One of the things I found out was that most people are not that happy when they are at work. They’re happiest when they are on vacations, with friends, making or listening to music. One of the surprising finds was that they’re also very, very happy when they are outside.

Worrall and Williams make a point of distancing the healthful benefits of nature from religious experience. Speaking of the Romantic era,

What was unique about it was that it wasn’t about finding peace in God or finding religion. It was about this more immediate connection to nature and how that spurred our spiritual imaginations, how being in more rural, natural environments made us whole as people. 

But it seems odd to speak of “spiritual imaginations” if humans evolved by blind processes of nature. Williams commits a faux pas by mixing up two very different worldviews:

Our sensory system evolved in the natural world and when we’re in those spaces, our brains become relaxed because these are things that we were designed to look at, hear and to smell. [Italics in original, bold added.]

Williams describes what governments in Finland, Singapore and Japan are doing to meet the natural needs of workers. America could do more, but “We are so fortunate in America,” she says. “We have these incredible wilderness spaces and national parks, and science is showing that when we spend time in those spaces, it can be tremendously helpful for our sense of self, for problem solving, social bonding, and rites of passage.”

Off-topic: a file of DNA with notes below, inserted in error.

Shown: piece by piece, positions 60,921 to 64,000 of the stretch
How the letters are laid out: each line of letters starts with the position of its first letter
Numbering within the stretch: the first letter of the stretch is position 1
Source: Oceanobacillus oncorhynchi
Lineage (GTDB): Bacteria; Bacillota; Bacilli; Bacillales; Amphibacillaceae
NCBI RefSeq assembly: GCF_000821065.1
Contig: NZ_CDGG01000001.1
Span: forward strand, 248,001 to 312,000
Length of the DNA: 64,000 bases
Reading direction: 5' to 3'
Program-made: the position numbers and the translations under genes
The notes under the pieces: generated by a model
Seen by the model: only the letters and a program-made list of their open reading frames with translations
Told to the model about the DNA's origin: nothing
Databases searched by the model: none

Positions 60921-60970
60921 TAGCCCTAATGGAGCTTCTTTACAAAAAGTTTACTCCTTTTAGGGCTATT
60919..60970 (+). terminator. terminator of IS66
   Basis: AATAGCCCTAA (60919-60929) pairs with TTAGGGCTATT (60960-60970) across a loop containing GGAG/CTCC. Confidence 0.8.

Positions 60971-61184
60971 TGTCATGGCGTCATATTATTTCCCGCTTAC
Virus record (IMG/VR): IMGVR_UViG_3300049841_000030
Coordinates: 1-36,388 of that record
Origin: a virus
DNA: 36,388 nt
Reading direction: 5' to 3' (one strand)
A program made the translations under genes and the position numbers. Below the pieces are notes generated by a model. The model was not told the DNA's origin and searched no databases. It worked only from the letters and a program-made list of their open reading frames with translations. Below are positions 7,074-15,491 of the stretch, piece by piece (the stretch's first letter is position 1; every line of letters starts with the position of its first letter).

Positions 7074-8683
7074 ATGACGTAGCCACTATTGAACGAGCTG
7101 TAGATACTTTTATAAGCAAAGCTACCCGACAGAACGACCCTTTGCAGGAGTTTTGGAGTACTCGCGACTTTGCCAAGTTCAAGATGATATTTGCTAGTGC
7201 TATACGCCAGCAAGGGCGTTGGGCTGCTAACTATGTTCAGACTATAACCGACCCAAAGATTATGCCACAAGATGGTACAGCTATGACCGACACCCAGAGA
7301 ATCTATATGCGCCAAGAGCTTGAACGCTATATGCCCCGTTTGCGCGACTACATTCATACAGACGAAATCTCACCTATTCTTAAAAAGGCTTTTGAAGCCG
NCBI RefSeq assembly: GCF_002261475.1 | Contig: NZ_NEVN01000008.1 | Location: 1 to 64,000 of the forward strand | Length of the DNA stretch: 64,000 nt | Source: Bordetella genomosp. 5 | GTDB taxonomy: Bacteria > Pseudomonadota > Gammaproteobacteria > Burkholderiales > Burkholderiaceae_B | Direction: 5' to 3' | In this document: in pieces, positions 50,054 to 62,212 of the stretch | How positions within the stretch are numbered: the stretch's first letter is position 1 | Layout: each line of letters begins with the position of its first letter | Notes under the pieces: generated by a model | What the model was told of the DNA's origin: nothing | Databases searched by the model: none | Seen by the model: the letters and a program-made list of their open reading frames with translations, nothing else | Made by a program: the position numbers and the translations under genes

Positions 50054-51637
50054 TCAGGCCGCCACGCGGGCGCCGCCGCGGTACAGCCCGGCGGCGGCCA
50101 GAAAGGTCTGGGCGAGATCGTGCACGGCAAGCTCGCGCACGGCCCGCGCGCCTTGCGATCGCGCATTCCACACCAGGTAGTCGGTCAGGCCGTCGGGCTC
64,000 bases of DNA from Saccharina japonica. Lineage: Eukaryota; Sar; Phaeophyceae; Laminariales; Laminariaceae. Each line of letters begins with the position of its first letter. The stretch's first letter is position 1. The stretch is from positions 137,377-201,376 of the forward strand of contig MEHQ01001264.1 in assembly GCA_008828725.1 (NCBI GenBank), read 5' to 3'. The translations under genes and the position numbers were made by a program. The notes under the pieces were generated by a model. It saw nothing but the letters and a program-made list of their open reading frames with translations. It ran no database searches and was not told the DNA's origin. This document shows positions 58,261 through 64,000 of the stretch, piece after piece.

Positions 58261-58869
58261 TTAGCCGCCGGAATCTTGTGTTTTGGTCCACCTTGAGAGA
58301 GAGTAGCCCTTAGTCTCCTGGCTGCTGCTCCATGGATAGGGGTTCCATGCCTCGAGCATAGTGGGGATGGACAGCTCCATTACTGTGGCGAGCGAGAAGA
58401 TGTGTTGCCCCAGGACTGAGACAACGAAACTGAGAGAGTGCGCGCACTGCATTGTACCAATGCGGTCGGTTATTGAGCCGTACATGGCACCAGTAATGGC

Christians can and should embrace the outdoors for the glory of God. He is the Creator of all things good and healthful. Secular evolutionists, Romanticists and new-age environmentalists do not own nature. They merely receive some of the benefits that God in his common grace bestows on all humans (Acts 14:15-17) and find them to be good, but for the wrong reasons. Tragically, by not acknowledging and thanking God (even though they know of him through the abundantly evident design of nature), they glorify the creature and not the Creator, as Paul said in Romans 1:18-25. This demonstrates the truth that all people – even atheists — worship something.

The proper response to the wrong-headed actions of those “became futile in their thinking” is not to stay holed up indoors all the time, refusing to hike just because the Sierra Club goes hiking. The proper response is to think rightly by acknowledging the Creator, to thank him, and to worship him for what he has made. It makes sense that your worship will be amplified by exposure to his works in creation. That’s why in 1984 I founded Creation Safaris, taking people of all ages to witness and learn about wildflowers, animals, stars and forests – anywhere where God has created something. Williams is right; my most memorable moments have been those experiences, not the larger number of hours spent indoors in a windowless cubicle at work. I once calculated that I have spent well over a year sleeping on the ground outdoors when all the trips were added up.

Did you know God approves of camping? “I will make with them a covenant of peace and banish wild beasts from the land, so that they may dwell securely in the wilderness and sleep in the woods.” Ezekiel 34:25.

Make it a project to spend more time outdoors. See if it produces measurable benefits in terms of sleep, energy and well-being. And be sure to give God thanks when it does. —DFC